Subject: I have found a CD that I think you would enjoy
Genres: Folk, Pop, Rock, Classic Rock
The legacy of singer-songwriter Cat Stevens is a distinct dichotomy: though he built his fame on a string of hit singles and bestselling albums, he seems as famous now for turning his back on that stardom for a life devote... more »
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The legacy of singer-songwriter Cat Stevens is a distinct dichotomy: though he built his fame on a string of hit singles and bestselling albums, he seems as famous now for turning his back on that stardom for a life devoted to Islam, education, and charity. But Stevens's latter-day willingness to explore that past (finally allowing his original '70s albums to be remastered and reissued) only reinforces the old adage that hindsight is usually 20/20; some of the later collections that seemed so idiosyncratic at the time of their original releases now seem but part of the artist's larger spiritual quest. Nineteen seventy-five's Numbers is a good case in point, ostensibly a whimsical concept album (subtitled "A Pythagorean Theory Tale" and bearing a "WARNING: This album is not to be taken 2 seriously" advisory) about a distant planet whose inhabitants are charged with distributing numbers to the rest of the universe. Stevens sets up the tale in a fancifully illustrated booklet, leads off with the sprightly instrumental "Whistlestar," and then lets its characters inhabit a tellingly introspective slate of songs. Set against spare backdrops that subtly evoke everything from folk to baroque (incorporating sidemen like sax notable David Sanborn and Art Garfunkel), those protagonists mouth restless spiritual and existential concerns not unlike the singer's own. Stevens also produced this fairy tale for children of all ages, insuring Numbers a very personal space in his canon, whether he took it "2 seriously" or not. --Jerry McCulley
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My FAVE ALBUM BY CAT
Roger | Castles | 09/27/2003
(5 out of 5 stars)
"This is a truly overlooked masterpiece. I can listen to it over and over again and never get tired at all. Since the very first song "Whistlestar" you are taken to a journey, through sounds and music. "Novim's Nightmare" is certainly the finest piece in the album and one of the best songs by Cat Stevens, mysterious and gentle with a great production. "Jzero" is such a lovely piece and "Home" beautiful. This album has no filler, you can just push play and be sure you will enjoy every single track. My fave album by Cat.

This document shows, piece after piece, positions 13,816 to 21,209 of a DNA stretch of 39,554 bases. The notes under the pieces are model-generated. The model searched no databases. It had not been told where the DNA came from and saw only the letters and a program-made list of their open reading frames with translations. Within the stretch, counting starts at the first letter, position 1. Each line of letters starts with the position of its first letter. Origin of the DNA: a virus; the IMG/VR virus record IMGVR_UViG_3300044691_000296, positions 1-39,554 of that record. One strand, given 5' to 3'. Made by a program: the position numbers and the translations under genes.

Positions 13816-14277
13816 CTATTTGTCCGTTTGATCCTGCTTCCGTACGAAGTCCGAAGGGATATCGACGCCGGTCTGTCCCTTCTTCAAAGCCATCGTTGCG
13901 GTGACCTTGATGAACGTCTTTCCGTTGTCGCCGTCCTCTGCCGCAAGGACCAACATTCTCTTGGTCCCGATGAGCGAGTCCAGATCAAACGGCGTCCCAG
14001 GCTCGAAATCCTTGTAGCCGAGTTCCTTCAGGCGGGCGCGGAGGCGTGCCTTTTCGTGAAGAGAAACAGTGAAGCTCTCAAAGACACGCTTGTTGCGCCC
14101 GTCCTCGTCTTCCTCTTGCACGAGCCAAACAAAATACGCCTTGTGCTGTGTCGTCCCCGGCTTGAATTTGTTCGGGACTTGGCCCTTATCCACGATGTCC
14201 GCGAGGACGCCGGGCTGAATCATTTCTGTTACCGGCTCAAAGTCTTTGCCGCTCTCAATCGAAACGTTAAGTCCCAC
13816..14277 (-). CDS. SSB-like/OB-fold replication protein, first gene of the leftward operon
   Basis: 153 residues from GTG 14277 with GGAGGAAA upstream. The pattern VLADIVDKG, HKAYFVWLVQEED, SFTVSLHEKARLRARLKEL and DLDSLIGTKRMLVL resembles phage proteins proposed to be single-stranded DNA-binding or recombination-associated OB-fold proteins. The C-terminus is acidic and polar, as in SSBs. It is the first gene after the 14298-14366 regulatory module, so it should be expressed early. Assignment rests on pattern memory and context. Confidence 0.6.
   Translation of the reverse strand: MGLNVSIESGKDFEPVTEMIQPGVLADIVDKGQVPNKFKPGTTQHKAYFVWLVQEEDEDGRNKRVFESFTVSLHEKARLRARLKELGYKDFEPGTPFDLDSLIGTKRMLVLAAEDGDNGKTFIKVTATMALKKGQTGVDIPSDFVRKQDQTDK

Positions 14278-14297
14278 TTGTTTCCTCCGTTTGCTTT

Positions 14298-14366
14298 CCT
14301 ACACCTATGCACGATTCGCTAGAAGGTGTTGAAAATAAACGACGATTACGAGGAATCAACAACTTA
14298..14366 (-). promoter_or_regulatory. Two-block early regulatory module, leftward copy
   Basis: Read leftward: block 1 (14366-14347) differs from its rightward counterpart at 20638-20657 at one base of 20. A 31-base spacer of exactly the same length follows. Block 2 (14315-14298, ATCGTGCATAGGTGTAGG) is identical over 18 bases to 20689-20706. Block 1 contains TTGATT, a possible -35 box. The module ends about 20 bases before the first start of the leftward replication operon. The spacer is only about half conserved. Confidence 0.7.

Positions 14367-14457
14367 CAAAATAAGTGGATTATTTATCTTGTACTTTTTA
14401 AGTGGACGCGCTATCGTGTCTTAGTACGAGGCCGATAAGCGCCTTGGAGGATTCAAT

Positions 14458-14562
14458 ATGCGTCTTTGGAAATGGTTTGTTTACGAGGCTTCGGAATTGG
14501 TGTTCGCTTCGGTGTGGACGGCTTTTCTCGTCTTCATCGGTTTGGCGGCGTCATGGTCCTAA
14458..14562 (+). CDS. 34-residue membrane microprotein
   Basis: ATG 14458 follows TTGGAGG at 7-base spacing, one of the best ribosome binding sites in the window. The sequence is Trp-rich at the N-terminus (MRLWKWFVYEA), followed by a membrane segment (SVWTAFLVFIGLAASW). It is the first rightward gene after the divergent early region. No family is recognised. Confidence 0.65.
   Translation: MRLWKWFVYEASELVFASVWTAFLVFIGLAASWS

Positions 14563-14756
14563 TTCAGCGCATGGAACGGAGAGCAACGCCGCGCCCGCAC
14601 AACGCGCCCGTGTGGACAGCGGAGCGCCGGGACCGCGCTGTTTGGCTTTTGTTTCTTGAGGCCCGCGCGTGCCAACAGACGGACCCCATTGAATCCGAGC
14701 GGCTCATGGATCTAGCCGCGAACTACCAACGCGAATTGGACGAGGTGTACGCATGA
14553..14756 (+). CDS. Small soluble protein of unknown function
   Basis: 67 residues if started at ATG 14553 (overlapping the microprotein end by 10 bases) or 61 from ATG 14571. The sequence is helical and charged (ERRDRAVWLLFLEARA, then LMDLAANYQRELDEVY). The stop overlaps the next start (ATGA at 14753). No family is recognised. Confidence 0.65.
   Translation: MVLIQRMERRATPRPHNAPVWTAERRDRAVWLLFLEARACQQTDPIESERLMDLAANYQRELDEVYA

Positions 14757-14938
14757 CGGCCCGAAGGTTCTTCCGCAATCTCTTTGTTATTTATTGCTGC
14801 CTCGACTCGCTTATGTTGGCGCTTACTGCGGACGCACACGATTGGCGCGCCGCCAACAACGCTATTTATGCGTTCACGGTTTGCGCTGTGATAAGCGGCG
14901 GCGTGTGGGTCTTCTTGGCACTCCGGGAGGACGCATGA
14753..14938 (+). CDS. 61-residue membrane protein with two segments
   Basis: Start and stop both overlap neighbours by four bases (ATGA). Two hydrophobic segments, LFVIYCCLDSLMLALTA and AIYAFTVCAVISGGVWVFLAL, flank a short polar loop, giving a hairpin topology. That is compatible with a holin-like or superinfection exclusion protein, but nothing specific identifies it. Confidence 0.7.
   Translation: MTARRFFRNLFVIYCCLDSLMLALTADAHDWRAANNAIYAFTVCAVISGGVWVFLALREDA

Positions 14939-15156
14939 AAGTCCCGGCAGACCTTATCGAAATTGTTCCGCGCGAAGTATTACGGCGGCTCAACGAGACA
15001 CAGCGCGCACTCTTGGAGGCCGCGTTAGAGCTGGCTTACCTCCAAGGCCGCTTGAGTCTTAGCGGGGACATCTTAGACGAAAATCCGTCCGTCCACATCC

... one more thing about the review "Hokus Pokus" by tnahpelle from Australia, you may need new ears or brain ;-)"
The Tru Man | 08/17/2006
(4 out of 5 stars)
"Reading reviews on other websites, it would seem this album is a weaker effort by the always searching songwriter Cat Stevens. Filled with folky tracks and even a few dancier tunes, that tell a story about the distant planet where "nine" is an unlucky number, among other things, is artistically and carefully put together, and each song has it's own rhyme and reason. "Whistlestar" is a pleasant and catchy intrumental tune that actually sounds like it's title, and is a great album opener. "Novim's Nightmare" follows the thoughts of a character and his inability to fit in with his "others." It has a nice verse and chorusm diction to it, and haunting tune, like most of the songs do. "Majik of Majiks" and "Drywood" go back to the folk roots that Stevens was famous for coming up with. Each tell s story about the planet of the story the album follows, but also hold their own and could be considered radio friendly.
Side Two (or as it is known on the album, Side 0) Starts off with "Banapple Gas." This is a device that people smoke or sniff, that is said to be healthy, but due to sarcasm, this could be an allegory for marijuana. Nice tune, and bouncy and catchy at that. "Land of Freelove and Goodbye" is a real highlight of the album, with a very sentimental tone and great beat to it. "Jerizo" is a conversation between the title character, about life. "Home" while not as sentimental as it would sound, is all in the title, appreciations and all. The last track is alright, but gets a little forgotten in the hype of the other music.
Nice piece of music for all kinds of music lovers, and very haunting with it's tone and artwork, both of the album cover and story. Should be entertaining, if not as accessible as Stevens' other work.
Complicated-hard at first-better each time you hear it
Devon Cattell | California | 11/14/2002
(5 out of 5 stars)
"From a purely musical point of view, not lyrics, I think this is on of the best albums of all time. The lyrics are a bit frustrating because they only tell a small part of the story and even with the original album abstracts from the book, you don't get a clue what happens in the story.On the other hand, it's a fantastic mixture of complicated (by rock standards) music theory. It uses unusual chord progressions, changes in meter (3/4 time, 4/4 times), changes from major keys to minor keys, and mixes many different kinds of unusual instruments. He makes the guitar sound like a harp interweaving the melody with the piano, vocals and other instruments. Plus, my favorite Cat Stevens trademark-lots of syncopation, not only achieved in the vocals, but all of the other instruments as well.All and all, I think I could dance to it - I give it a 10."